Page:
Encyclopedia of Trotskyism On-Line: Revolutionary History
This third issue of our magazine is loosely organised around the fortunes of the Trotskyists during the crisis years of the thirties and the Second World War. Since we hope to carry more material about the War in future issues, readers should not regard this first instalment as closed and self-contained in the same way as our previous number, wholly devoted as it was to the Spanish Civil War.
Since the Second World War followed years of defeat and demoralisation for the working class, the forces at the disposal of the revolutionaries were far smaller than they might have been in relation to the bureaucratic apparatuses of the labour movement – whether Stalinist or Social-Democratic. War tests any political current and the Fourth International was the only one, however unsuccessful, to enter the Second World War with a clear commitment both to fight against capitalist militarism, social chauvinism and pacificism and to struggle for the seizure of power by the proletariat. The tension that arose between the depth of the crisis and the scale of the tasks that it posed for Marxists, and the size of the human and material resources for resolving it, was so great that the Trotskyist movement has largely been consigned to limbo ever since.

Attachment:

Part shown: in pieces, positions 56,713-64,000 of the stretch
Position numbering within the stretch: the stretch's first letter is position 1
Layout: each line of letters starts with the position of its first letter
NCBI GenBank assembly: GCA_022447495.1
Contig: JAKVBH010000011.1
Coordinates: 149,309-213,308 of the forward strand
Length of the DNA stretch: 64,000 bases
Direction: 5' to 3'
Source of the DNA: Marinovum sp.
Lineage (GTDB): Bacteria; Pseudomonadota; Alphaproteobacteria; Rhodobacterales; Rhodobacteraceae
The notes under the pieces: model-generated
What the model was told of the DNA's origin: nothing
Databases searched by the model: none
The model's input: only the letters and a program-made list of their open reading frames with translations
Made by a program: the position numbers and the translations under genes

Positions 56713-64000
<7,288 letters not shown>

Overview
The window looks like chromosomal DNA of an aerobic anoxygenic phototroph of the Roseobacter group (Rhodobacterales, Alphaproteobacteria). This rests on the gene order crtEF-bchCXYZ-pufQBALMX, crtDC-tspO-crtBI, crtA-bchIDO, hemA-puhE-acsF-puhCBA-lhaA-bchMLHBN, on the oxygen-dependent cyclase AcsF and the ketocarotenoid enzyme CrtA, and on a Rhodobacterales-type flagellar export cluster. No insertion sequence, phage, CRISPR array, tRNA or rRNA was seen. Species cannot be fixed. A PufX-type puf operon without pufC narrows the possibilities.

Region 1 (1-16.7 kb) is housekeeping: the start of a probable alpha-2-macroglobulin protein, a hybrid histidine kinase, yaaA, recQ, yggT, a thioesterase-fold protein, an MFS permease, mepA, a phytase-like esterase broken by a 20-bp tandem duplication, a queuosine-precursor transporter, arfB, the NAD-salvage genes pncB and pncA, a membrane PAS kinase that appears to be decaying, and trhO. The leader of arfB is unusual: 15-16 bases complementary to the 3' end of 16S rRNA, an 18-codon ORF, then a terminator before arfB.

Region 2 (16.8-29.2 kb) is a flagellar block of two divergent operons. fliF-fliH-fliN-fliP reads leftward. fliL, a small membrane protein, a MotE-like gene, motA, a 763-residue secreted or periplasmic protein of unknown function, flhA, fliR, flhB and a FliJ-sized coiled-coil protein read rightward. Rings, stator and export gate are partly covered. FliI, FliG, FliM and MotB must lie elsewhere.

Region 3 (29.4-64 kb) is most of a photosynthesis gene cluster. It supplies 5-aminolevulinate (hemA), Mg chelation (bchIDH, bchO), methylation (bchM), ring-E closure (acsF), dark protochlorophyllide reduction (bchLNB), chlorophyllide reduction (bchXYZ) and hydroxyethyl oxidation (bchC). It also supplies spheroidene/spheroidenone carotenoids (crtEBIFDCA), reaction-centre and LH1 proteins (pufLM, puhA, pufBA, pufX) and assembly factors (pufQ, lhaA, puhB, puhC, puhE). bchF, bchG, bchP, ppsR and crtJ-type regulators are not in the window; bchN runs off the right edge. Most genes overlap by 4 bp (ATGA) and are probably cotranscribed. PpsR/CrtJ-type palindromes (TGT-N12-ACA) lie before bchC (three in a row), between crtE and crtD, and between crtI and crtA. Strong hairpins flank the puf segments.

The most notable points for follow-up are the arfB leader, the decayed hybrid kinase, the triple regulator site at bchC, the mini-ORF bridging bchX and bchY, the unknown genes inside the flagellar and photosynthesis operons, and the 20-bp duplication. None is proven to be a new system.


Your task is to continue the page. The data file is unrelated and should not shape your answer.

The classical Marxists of the Second International believed that the crisis of capitalism would result in the automatic acceptance of the ideas of Marxism among wide layers of the working class. It was mechanistically assumed that the crisis itself would convince sufficient of the working class of the correctness of Marxist ideas to allow an immediate resolution of the problem. After a promising start in its first four Congresses, the Third International tried to side-step the problem in putsches, intrigue and lying propaganda.
The relationship between material reality and the world of ideas is not so simply dealt with. The enormous disparity between the extent of the world crisis of 1943-45 and the size of the conscious factor – the revolutionaries – has created an imbalance between theory and practice that continues to dog the revolutionary movement to this day.
We hope that some of the information set out here, episodic and uneven as it is, will help set the discussion of the whole question on a higher level than it is at present, since the problem remains with us.
Updated by ETOL: 2.7.2003